Sandgren did not crack the Top 100 until 12 June 2017. Since then he has reached his maiden ATP Tour final (2018 Houston), won his first title (2019 Auckland), and made two Grand Slam quarter-finals (2018, ‘20 Australian Open). But the American does not forget the long road he travelled to get there, and how difficult that grind was.

So why did he keep pushing forward?

“Partly stupidity. Not really sure what else to do. I felt like I’d already invested so much of my time into tennis in 20 something years that I’m probably as good at this as I’m for sure ever going to be at anything else, so I might as well stick it out, keep training hard, keep working and give it my best shot and just see what happens,” Sandgren said. “It’s either work hard or give up. Those are the two options. The option wasn’t to take it easy. There was nothing to rest on, so just kind of kept getting after it, kept working hard just to see if I could improve and see how good I could get.”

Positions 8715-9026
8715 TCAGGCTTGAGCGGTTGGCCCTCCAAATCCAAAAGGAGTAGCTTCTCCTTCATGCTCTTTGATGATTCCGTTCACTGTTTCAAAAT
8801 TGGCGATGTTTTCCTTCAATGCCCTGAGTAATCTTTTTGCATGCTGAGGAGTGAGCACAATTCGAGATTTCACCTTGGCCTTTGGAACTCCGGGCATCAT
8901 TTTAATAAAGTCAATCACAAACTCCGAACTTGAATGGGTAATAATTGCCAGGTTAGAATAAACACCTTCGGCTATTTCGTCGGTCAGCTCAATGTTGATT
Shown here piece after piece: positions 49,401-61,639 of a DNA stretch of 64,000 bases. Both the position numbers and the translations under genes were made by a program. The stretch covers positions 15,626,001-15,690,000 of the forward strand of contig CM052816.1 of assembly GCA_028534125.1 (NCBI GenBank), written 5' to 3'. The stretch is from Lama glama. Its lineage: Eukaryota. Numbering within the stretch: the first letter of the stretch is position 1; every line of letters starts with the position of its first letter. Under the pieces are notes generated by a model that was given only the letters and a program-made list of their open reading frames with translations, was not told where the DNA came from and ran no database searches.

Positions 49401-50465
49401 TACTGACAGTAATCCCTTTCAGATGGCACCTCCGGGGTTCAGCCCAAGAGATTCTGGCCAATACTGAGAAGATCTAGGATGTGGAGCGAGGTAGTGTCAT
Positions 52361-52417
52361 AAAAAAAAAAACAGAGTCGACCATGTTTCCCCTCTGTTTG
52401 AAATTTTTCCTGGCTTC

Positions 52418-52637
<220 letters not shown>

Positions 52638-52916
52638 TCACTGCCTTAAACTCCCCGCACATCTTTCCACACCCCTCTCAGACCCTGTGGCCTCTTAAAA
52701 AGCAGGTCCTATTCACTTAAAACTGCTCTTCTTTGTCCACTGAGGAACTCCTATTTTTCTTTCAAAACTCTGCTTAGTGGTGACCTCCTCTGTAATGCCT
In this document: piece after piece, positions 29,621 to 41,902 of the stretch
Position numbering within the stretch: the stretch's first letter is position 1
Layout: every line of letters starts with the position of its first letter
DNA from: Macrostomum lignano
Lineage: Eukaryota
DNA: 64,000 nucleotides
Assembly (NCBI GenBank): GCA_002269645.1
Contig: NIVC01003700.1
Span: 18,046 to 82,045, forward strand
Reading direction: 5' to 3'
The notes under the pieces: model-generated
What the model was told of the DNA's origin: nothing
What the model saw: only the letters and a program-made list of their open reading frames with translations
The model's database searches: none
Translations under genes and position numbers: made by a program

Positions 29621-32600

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That mindset put him in position to play on Rod Laver Arena against an all-time great in Federer. But not only did he get to compete in that moment, he was on the brink of a major upset.

“If somebody would have told me that I would have had seven match points on Roger in the quarters of Australia while I was playing Challengers and I didn’t win, I would have been so gosh darn upset with myself,” Sandgren said, cracking a laugh. “Quarters of Australia, yes, but the seven match points thing, I don’t know if that would have helped me that much at the time.

“I find it pretty incredible what can happen if you keep working hard and over the course of time and who knows how long it will take in whatever it is that you’re doing, but if you treat it as a day-to-day thing, you really have no idea how far you can go in anything. Four, five, six years is a long time. It’s a lot of time and a lot of things can change and [you can] become, I don’t want to say anything that you want to be, but close to it.”

Sandgren had never practised with Federer before they played in Melbourne. He’d watched the Swiss star countless times, but actually being on court with him in a competitive setting conjured surprising thoughts.